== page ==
After nearly a year and a half of in-person shows being canceled and postponed due to the COVID-19 pandemic, the United States is finally starting to see in-person events slowly return. However, the transition to a straight-up live, in-person event may not be in the cards just yet, giving rise to what’s known as a hybrid event. The advantages and flexibility of hybrid events may make the model the norm well beyond the pandemic. Below are some considerations for hosting a hybrid event.
Opt for Flexibility
One of the most vital aspects of in-person events moving forward is to offer a virtual component. Events that feature both in-person and virtual elements are known as hybrid events. The hybrid model allows people to attend an event in-person, online, or a combination of the two. Hybrid events are particularly beneficial in the current climate because of the unpredictability of coronavirus.
For example, if an attendee is not feeling well around the time of the event, or if they need to quarantine as a precaution, they can opt to attend the conference virtually. Additionally, the hybrid model allows for contingencies for other unforeseen issues like weather events or travel delays. Whatever the scenario may be, organizers don’t have to worry about losing their audience because the virtual option of a hybrid event offers a myriad of ways to participate and engage with the event.
As you plan and prepare for a hybrid event, consider that offering this flexibility is a benefit to your audience. It is common for hybrid event tickets to include access to both your show’s in-person and virtual features.
Support Socialization and Networking
A primary objective of industry events is to socialize and network. When it comes to COVID-19 and social interaction, everyone has varying comfort levels when doing so in person. For some, wearing a mask in these settings is necessary, while others might not want to wear a mask but would like 6ft of distance around others. It’s important to respect personal boundaries when it comes to these matters and implement community guidelines.
So how does a hybrid show prepare for people of varying comfort levels? For starters, consider implementing a wearable identification system for in-person attendees. At registration, you can ask for personal preference regarding interactions with others at the event.
The actual wearable identification system can be a wristband, badge, lanyard, or another easy-to-view marking. From here, the wearable marking can come in an assortment of colors, with each color representing a different level of comfort. For example, a three-color identification system can distinguish whether a person prefers zero physical interaction, no-contact, socially distanced interaction, or is okay with contact like handshakes. This system makes the event less stressful and therefore more enjoyable for everyone involved.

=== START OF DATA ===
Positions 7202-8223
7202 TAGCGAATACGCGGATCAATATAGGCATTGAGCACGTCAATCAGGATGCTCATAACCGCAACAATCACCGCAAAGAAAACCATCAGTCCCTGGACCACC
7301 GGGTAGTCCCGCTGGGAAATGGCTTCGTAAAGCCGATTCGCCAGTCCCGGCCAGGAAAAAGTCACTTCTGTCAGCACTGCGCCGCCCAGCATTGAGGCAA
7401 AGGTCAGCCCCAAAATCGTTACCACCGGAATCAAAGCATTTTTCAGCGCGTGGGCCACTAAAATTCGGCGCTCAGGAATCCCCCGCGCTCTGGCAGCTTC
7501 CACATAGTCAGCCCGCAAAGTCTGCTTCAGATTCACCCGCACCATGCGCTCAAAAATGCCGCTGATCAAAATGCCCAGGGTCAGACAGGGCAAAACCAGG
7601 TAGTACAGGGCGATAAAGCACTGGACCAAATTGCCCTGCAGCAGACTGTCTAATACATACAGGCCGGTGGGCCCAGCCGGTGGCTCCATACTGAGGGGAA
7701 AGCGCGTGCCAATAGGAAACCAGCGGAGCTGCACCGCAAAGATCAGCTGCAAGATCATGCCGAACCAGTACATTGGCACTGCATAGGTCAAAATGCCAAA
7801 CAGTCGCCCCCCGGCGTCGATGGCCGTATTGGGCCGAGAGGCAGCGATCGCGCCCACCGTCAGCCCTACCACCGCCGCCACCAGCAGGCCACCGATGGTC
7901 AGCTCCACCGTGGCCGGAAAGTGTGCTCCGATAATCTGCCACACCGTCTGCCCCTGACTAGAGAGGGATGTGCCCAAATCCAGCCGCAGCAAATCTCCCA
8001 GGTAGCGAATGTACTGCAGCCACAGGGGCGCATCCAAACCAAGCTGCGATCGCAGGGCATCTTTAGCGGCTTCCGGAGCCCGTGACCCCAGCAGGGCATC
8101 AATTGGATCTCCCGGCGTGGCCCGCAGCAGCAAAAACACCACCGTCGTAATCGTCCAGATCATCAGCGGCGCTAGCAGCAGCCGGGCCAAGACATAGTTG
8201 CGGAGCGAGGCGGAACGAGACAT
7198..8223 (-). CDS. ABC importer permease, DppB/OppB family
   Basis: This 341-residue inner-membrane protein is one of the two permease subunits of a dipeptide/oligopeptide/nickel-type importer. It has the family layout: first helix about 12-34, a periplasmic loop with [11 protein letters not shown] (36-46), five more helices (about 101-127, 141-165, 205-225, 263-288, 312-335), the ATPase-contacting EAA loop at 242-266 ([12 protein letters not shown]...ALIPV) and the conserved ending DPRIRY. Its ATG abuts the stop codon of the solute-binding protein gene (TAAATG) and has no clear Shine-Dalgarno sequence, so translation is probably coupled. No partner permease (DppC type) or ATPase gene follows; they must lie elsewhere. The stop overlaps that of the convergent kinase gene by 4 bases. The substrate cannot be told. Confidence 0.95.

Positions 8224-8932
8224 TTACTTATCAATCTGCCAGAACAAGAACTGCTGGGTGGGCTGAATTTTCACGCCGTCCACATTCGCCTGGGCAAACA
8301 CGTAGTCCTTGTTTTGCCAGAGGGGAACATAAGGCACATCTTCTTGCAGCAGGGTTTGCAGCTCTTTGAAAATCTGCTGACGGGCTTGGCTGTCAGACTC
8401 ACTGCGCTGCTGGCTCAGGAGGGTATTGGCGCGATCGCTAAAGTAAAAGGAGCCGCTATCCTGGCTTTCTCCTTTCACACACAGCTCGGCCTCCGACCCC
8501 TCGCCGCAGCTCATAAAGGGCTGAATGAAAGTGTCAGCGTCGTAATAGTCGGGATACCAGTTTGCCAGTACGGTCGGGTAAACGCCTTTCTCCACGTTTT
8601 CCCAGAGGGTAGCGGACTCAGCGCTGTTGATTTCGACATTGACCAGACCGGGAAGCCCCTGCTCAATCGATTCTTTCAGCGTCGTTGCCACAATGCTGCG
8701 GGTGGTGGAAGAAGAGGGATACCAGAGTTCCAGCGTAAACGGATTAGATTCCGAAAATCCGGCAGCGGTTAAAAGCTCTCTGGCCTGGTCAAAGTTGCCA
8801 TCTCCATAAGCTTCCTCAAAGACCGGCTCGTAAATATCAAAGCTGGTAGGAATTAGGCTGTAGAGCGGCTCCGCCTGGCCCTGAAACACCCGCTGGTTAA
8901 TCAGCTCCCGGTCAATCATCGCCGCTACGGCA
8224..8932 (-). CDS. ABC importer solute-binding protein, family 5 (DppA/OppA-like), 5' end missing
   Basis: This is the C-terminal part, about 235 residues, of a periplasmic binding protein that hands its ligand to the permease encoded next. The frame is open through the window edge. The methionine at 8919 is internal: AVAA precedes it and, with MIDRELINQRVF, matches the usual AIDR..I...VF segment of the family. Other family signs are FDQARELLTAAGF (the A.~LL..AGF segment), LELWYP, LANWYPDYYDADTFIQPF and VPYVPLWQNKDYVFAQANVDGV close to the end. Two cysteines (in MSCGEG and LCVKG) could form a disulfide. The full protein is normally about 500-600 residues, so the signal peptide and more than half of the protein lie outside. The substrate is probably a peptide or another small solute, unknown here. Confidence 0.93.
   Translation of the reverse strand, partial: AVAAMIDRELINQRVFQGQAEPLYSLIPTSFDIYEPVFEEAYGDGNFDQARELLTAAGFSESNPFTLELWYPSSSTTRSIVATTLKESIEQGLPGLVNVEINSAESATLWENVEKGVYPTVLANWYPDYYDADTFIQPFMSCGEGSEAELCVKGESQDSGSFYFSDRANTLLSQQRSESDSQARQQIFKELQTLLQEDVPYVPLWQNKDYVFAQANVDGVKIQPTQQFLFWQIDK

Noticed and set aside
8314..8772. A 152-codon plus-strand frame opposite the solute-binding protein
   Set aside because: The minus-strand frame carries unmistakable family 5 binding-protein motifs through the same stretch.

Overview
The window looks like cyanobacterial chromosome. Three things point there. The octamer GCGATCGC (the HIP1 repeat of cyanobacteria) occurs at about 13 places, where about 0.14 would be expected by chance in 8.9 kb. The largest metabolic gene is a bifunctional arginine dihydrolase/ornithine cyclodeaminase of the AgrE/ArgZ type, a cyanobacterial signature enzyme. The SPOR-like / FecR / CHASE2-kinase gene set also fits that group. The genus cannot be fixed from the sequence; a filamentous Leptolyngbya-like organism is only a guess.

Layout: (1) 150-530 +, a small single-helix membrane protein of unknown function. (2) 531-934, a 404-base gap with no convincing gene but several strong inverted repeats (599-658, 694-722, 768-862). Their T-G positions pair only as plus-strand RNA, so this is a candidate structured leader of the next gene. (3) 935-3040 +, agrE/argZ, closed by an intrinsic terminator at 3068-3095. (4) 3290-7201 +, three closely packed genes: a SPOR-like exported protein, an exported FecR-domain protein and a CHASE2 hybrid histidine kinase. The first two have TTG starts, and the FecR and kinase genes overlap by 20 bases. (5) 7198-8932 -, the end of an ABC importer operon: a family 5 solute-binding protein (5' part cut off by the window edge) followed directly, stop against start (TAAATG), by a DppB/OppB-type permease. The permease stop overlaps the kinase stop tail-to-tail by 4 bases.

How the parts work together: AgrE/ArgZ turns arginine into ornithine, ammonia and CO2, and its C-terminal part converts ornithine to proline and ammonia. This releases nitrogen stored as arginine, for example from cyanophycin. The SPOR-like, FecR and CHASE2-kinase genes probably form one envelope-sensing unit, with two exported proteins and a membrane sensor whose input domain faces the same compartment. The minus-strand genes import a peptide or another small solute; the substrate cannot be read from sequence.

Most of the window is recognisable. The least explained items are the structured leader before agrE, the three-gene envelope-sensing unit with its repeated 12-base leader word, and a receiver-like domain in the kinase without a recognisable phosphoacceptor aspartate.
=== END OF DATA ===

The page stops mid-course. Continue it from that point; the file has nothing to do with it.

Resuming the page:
Networking is just as crucial for virtual attendees, and platforms such as Showmetry offer other methods for these attendees to interact and engage with one another through the platform. Such features include networking sessions, searching through the event attendee list, interacting with sponsor representatives at their designated booths, and more. Show organizers and exhibitors should promote these communication and networking vehicles to grow awareness and encourage remote attendees to take advantage of these tools. In-person attendees can use these tools as well to further enhance their experience or document their connections at the show.
Plan Content Equally
Show organizers commonly fall into the hybrid event trap of planning the in-person element of the show and simply tweaking the content to fit the format of the virtual aspect. However, the virtual element should not be a secondary thought. The virtual component should have content planned and created specifically for the medium and is cohesive with the event’s in-person portion. Such planning will ensure that virtual attendees will have the best possible experience, even if they are thousands of miles away from the physical event.
For example, the virtual element may contain specially edited videos for watching, downloadable digital assets, designated networking rooms, and gamification features. Additional factors to consider for the virtual experience include high-quality video streaming and customized vendor booths. By investing the appropriate amount of time, energy, and resources into each aspect of the show, the more likely attendees will enjoy their experience no matter how they choose to attend. Also, keep in mind that this content offers longevity beyond the show’s last day regardless of whether that attendee was in-person or virtual. Both in-person and virtual attendees can peruse the show site and catch speaker sessions or demos that they weren’t able to live, learn more about your products or services as well as connect post-show. Consequently, the hybrid mindset approach proves beneficial for all involved.
If you’re interested in running a virtual or hybrid trade show, contact email@example.com or visit showmetry.com to learn more about the Showmetry virtual event platform.